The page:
Be Like Water, my final Toastmasters speech for 2007

This was my final Toastmasters speech for the year and my 10th, which I passed. It is also the final speech in the first level: Competent Communicator:

Madam Toastmaster, Ladies and Gentlemen…

For the longest time I did not understand the difference between motivation and inspiration. However, as I kept studying and learning I believe the key difference is that motivation is when some external force is required to move you forward, while in inspiration, there is an inner force that directs you. And so if you consider for a moment how much of your ambitions, dreams or goals never materialise its likely due to the fact that you lost motivation or lost steam along the way. This is the opposite of what I want to share with you tonight.

Tonight I will share 3 principles with you by which I live my life:

Principle 1: Empty Your Mind

Now I’m sure you have all heard the old clich?d question: Is your glass half full or half empty? This is a common expression, used rhetorically to indicate that a particular situation could be a cause for optimism (half full), pessimism (half empty) or as a general litmus test to simply determine if an individual is an optimist or a pessimist.

A Zen master received a university professor who came to inquire about Zen. The Master served tea. He poured his visitor’s cup full, and then kept on pouring. The professor watched the overflow until he no longer could restrain himself. “It is overfull. No more will go in!” “Like this cup,” the Master said, “you are full of your own opinions and speculations. How can I show you Zen unless you first empty your cup?”

How is this relevant to Toastmasters? It’s simply: If you do not empty your mind before coming to a Toastmasters meeting you will not learn anything. What is clear to me is that most people attending Toastmasters meeting indeed follow this way of thinking.

Principle 2: Letting Go (Accept Things As They Are)

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Fake it till you make it when speaking in Durban

There is a very popular saying in the seduction community that you should fake it till you make it with women. What they mean is that you should pretend you have confidence until you develop real inner confidence. And the same goes for confident body language, etc.

This last week I’ve been giving talks on MXit and Blogging in Durban. This is one of the most beautiful cities in South Africa and especially the North Coast where I was staying in guest house, On the Beach.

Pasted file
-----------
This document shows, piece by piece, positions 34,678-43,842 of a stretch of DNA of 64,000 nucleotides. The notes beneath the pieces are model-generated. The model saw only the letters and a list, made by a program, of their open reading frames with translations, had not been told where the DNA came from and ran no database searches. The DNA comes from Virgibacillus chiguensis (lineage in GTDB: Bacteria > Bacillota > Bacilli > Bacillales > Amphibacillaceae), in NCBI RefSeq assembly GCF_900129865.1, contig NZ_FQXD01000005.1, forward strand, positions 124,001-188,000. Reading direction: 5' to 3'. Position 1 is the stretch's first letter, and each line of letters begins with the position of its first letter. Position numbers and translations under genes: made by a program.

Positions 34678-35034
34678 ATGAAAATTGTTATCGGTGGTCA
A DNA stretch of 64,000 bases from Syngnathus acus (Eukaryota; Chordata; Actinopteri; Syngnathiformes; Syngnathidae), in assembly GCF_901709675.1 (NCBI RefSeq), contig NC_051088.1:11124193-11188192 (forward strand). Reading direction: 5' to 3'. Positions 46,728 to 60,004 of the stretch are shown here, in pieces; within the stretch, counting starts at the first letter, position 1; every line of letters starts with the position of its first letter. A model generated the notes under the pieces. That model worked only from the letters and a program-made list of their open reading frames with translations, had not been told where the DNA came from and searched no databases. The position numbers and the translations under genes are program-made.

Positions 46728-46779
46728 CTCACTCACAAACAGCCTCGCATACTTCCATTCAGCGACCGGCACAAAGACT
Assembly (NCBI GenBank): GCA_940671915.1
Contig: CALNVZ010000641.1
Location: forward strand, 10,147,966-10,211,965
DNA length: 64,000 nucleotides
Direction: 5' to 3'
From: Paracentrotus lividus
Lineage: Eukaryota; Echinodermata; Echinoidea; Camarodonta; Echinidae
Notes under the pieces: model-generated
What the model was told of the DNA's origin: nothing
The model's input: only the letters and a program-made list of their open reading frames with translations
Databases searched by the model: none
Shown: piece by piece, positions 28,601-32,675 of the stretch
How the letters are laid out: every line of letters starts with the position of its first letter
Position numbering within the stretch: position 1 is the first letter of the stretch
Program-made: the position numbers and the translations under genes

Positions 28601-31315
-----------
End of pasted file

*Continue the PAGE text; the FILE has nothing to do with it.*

Anyway this morning I presented a Blogging seminar for a paid audience organised by ePages.net, a specialist e-business and web design company. The venue was excellent, the room was packed, the mic was there, and the projector was set-up. Just after I started my presentation we completely lost all electricity in the area. This took me by surprise for a brief moment. There has been so many power outages in South Africa for the last year or so it was not a complete shock to the audience.

I immediately continued to share some stories with the audience. Someone opened the windows so we could get some sun light. And so I proceeded, be it a bit shaken by the loss of my presentation. My instincts kicked in and I proceeded to talk. I know one thing that happened was that I spoke faster. And I ended the presentation with an hour instead of the agreed 1.5 hours. We took questions and there a good response from most the audience. The feedback I received afterwards was generally positive. In my own mind I tried my best to remain calm. There is something about fake till you make it that came into play here. Because I was really ensure how to proceed without my presentation. I think we in business have developed a unnatural reliance on visual presentations. So even though it can enhance the message being delivered, it should never be the primary source of stimulation for your audience.

The best comment I received was my Toastmasters club would be proud with how I handled the loss of electricity and smoothly moved on and continued to delivery my presentation on Blogging. So the last word here is to take it till you make it. Just continue talking as if nothing happened and your audience will follow your lead. Remember you set the tone of the engagement. And most people are going to look to you fo reassurance of some kind.

 

Really bad Powerpoint is worse with really bad Speaking